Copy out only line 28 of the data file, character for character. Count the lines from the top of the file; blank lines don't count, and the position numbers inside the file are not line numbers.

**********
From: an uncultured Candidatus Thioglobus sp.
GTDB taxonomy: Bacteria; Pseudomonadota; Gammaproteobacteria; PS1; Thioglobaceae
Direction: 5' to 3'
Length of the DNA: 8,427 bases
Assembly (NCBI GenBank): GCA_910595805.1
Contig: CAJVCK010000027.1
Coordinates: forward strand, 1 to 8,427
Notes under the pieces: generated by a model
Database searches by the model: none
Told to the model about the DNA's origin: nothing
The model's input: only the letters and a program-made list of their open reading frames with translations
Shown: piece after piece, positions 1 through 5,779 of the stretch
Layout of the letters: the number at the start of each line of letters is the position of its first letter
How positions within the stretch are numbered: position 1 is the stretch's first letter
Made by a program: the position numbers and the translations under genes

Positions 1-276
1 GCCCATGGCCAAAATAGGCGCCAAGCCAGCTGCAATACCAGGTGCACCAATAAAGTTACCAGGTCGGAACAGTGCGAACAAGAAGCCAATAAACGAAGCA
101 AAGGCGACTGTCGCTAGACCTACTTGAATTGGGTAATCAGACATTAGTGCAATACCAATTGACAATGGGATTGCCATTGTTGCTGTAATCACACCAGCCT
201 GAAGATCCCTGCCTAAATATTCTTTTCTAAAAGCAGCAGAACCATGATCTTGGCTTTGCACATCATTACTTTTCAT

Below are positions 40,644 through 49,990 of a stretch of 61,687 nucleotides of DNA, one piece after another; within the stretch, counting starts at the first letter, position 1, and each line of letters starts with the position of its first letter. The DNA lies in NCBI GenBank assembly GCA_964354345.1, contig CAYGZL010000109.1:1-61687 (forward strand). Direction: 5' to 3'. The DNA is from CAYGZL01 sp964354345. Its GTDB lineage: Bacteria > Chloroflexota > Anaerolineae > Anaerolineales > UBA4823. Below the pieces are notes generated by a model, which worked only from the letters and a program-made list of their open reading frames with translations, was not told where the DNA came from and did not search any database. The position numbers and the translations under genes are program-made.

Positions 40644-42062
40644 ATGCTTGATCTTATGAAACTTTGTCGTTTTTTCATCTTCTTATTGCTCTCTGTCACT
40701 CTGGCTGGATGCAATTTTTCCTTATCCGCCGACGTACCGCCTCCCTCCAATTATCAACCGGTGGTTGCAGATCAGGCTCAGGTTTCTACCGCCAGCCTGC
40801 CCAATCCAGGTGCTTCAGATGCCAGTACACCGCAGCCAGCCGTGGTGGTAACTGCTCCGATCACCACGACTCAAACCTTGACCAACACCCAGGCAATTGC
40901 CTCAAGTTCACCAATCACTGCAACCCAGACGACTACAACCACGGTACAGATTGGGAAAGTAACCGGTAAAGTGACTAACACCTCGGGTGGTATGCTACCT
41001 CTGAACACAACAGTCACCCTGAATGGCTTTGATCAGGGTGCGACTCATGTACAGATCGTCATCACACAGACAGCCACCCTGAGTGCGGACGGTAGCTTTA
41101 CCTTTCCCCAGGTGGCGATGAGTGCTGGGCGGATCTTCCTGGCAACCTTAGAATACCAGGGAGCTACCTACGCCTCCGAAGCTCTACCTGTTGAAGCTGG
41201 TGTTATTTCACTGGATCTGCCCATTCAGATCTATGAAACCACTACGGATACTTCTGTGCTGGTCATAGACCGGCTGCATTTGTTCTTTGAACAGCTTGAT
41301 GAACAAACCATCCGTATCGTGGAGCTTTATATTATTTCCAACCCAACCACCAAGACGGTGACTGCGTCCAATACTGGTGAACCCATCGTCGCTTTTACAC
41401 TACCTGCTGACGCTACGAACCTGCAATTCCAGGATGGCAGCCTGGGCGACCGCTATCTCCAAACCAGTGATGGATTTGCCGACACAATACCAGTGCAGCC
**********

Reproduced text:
41201 TGTTATTTCACTGGATCTGCCCATTCAGATCTATGAAACCACTACGGATACTTCTGTGCTGGTCATAGACCGGCTGCATTTGTTCTTTGAACAGCTTGAT